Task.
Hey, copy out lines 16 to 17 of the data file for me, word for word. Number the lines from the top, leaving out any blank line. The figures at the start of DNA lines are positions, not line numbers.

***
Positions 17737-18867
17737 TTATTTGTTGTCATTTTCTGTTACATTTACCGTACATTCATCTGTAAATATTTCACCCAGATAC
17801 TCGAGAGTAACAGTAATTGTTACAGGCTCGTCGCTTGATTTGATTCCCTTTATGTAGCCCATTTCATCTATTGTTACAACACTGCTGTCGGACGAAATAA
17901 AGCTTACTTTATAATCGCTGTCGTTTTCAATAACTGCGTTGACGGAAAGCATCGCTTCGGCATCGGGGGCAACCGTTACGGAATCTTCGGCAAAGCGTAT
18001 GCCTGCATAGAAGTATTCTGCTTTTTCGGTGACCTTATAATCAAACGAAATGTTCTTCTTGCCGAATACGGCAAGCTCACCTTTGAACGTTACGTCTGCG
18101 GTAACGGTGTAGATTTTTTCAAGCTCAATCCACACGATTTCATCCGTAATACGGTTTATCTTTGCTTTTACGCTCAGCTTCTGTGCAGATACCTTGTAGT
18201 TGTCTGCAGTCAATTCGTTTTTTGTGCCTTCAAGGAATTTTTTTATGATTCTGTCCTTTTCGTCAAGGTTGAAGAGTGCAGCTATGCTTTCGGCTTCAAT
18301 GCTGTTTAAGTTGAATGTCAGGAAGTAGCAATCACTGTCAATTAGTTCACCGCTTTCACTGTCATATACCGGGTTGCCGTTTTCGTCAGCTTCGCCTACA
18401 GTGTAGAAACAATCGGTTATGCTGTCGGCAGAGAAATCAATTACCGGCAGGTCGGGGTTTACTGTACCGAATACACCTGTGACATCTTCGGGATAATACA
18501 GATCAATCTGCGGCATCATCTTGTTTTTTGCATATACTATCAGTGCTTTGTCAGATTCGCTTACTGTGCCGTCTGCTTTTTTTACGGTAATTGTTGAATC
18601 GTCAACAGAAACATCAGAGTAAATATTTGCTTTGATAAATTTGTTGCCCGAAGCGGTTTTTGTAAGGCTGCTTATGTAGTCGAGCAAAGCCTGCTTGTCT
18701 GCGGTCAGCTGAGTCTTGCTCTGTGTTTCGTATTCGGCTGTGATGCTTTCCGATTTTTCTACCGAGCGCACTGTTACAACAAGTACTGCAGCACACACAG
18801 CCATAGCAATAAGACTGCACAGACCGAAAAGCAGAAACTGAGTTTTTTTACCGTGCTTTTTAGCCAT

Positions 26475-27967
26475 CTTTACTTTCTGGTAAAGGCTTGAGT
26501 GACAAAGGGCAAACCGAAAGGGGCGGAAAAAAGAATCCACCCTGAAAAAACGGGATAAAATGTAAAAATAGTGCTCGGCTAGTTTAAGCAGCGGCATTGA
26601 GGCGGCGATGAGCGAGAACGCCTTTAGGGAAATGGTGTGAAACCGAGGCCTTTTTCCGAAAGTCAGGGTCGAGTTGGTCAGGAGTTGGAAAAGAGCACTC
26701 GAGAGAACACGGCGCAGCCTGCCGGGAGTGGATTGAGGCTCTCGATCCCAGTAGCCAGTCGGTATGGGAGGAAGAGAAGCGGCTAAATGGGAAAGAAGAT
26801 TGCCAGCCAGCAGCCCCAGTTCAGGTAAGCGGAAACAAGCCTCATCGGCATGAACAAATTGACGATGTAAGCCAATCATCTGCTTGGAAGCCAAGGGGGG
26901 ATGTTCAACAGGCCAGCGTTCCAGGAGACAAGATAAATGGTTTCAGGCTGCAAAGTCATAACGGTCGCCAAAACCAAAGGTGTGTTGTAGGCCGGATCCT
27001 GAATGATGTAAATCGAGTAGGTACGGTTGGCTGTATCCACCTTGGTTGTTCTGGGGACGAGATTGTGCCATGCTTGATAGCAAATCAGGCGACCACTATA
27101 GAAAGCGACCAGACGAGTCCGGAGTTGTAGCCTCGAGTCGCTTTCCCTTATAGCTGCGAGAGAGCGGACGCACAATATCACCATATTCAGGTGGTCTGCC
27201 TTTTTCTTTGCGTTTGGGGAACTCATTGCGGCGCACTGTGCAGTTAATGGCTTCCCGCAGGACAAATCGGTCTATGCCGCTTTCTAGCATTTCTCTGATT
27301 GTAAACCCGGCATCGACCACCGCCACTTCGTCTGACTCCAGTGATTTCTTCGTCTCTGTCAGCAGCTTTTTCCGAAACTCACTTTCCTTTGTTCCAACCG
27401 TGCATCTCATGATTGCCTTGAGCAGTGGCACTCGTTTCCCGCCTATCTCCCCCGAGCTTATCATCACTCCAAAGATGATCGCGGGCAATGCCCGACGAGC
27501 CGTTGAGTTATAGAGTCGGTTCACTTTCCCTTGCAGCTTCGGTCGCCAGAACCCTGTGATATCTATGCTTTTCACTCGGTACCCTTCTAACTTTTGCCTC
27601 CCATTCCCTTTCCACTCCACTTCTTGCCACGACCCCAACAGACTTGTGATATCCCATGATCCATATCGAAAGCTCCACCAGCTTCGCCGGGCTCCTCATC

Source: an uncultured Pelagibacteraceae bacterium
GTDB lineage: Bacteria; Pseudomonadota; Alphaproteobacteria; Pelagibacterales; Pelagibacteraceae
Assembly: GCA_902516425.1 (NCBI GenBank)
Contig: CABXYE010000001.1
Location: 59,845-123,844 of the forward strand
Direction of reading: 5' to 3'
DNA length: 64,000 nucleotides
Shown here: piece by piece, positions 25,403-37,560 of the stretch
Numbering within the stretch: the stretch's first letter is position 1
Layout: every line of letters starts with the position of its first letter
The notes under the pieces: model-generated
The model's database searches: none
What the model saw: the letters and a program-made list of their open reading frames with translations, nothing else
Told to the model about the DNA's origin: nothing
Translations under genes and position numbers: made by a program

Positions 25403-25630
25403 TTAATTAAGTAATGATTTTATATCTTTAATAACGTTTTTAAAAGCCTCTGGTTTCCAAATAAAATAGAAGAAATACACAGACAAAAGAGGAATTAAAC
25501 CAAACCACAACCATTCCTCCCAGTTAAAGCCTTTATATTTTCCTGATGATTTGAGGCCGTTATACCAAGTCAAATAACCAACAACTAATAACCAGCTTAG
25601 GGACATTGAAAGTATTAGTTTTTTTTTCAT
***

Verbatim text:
26501 GACAAAGGGCAAACCGAAAGGGGCGGAAAAAAGAATCCACCCTGAAAAAACGGGATAAAATGTAAAAATAGTGCTCGGCTAGTTTAAGCAGCGGCATTGA
26601 GGCGGCGATGAGCGAGAACGCCTTTAGGGAAATGGTGTGAAACCGAGGCCTTTTTCCGAAAGTCAGGGTCGAGTTGGTCAGGAGTTGGAAAAGAGCACTC